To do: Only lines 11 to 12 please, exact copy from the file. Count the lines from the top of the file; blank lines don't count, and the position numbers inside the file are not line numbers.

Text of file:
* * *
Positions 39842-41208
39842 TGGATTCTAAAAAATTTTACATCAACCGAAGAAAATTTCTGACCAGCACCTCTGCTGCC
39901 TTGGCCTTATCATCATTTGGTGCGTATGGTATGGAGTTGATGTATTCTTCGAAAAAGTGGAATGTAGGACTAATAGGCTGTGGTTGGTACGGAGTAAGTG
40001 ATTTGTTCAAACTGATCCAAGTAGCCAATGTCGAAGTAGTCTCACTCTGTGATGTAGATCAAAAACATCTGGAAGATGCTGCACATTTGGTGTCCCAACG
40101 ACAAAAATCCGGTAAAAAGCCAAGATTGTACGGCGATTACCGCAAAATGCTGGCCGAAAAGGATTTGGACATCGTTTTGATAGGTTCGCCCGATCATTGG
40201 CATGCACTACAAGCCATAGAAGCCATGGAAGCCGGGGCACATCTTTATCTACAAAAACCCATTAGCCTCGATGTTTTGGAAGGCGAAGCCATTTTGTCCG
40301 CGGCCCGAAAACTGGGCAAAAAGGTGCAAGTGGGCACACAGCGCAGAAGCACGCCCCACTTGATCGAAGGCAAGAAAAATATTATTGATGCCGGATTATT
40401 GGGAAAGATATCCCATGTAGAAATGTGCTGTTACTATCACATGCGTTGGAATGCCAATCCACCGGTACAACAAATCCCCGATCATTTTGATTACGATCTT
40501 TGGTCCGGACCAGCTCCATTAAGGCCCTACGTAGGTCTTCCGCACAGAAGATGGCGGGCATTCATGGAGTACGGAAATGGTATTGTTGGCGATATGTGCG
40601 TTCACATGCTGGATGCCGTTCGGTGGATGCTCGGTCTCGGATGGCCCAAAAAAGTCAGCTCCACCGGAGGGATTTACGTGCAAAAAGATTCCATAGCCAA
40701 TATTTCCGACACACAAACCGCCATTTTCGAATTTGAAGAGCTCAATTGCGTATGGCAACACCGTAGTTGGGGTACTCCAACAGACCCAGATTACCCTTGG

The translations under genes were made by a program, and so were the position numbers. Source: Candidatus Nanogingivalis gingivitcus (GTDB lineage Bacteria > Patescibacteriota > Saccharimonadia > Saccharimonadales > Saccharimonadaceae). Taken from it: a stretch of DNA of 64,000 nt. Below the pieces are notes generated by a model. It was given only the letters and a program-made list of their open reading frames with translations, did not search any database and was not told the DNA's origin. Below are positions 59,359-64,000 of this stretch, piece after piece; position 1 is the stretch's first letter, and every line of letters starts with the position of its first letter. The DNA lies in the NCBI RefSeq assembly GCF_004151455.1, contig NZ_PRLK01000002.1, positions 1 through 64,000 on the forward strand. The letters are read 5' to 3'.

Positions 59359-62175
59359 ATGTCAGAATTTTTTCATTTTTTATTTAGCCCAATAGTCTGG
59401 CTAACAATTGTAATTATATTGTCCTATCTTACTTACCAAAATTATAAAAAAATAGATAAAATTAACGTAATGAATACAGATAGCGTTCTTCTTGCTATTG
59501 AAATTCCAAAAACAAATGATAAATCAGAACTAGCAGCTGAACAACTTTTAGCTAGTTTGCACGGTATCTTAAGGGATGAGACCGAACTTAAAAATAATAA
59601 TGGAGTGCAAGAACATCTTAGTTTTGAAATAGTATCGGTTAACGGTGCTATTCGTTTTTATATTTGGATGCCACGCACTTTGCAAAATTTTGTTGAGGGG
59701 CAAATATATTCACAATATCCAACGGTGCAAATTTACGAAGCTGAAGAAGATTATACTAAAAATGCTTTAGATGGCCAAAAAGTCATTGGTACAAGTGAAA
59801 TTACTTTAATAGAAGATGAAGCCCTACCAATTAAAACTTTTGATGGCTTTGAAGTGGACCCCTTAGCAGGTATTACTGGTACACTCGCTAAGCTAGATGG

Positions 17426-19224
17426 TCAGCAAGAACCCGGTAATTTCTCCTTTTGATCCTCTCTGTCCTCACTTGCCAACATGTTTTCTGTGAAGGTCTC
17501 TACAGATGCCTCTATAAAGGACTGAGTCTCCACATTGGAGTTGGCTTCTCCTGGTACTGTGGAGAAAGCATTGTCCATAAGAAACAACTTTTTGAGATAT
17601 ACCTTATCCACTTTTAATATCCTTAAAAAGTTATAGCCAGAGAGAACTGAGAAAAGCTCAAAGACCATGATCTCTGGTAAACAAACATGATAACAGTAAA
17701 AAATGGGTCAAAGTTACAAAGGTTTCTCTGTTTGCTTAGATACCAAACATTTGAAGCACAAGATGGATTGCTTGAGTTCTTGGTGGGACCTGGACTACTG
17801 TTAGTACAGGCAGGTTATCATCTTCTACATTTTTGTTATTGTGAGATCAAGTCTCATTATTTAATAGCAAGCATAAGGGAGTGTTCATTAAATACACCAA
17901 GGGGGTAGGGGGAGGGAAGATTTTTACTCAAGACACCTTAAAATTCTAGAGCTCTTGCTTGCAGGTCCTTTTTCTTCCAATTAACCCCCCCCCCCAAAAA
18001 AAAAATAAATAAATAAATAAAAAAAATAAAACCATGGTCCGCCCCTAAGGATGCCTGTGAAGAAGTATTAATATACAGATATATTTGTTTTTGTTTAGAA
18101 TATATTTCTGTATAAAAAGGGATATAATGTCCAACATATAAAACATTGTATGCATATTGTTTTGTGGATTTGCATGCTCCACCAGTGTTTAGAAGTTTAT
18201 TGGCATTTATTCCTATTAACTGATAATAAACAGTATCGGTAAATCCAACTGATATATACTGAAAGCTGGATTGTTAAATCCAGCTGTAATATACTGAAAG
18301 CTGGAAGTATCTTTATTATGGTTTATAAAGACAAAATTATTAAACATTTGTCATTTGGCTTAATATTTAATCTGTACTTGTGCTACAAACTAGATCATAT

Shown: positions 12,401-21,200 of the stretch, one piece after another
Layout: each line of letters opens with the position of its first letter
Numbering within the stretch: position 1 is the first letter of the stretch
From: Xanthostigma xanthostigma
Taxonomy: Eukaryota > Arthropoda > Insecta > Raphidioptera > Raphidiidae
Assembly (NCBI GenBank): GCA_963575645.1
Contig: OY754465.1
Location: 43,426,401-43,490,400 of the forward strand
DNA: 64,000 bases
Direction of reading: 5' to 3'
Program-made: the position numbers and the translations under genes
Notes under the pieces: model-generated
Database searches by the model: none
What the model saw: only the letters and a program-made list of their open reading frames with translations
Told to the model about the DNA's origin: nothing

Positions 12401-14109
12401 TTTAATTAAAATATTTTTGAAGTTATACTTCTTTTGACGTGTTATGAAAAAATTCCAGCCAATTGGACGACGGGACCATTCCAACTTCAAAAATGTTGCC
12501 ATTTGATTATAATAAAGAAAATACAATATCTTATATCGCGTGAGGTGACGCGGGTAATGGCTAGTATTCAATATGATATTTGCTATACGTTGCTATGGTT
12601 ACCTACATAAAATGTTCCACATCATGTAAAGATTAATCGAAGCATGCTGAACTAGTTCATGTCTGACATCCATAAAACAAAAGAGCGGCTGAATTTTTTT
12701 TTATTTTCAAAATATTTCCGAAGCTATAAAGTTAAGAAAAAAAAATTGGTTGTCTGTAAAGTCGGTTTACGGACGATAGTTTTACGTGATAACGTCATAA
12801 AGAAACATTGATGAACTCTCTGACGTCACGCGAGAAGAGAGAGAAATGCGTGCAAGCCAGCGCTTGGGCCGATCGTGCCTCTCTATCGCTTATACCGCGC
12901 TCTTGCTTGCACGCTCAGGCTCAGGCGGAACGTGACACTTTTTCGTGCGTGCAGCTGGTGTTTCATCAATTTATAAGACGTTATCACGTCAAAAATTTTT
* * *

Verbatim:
40701 TATTTCCGACACACAAACCGCCATTTTCGAATTTGAAGAGCTCAATTGCGTATGGCAACACCGTAGTTGGGGTACTCCAACAGACCCAGATTACCCTTGG

The translations under genes were made by a program, and so were the position numbers. Source: Candidatus Nanogingivalis gingivitcus (GTDB lineage Bacteria > Patescibacteriota > Saccharimonadia > Saccharimonadales > Saccharimonadaceae). Taken from it: a stretch of DNA of 64,000 nt. Below the pieces are notes generated by a model. It was given only the letters and a program-made list of their open reading frames with translations, did not search any database and was not told the DNA's origin. Below are positions 59,359-64,000 of this stretch, piece after piece; position 1 is the stretch's first letter, and every line of letters starts with the position of its first letter. The DNA lies in the NCBI RefSeq assembly GCF_004151455.1, contig NZ_PRLK01000002.1, positions 1 through 64,000 on the forward strand. The letters are read 5' to 3'.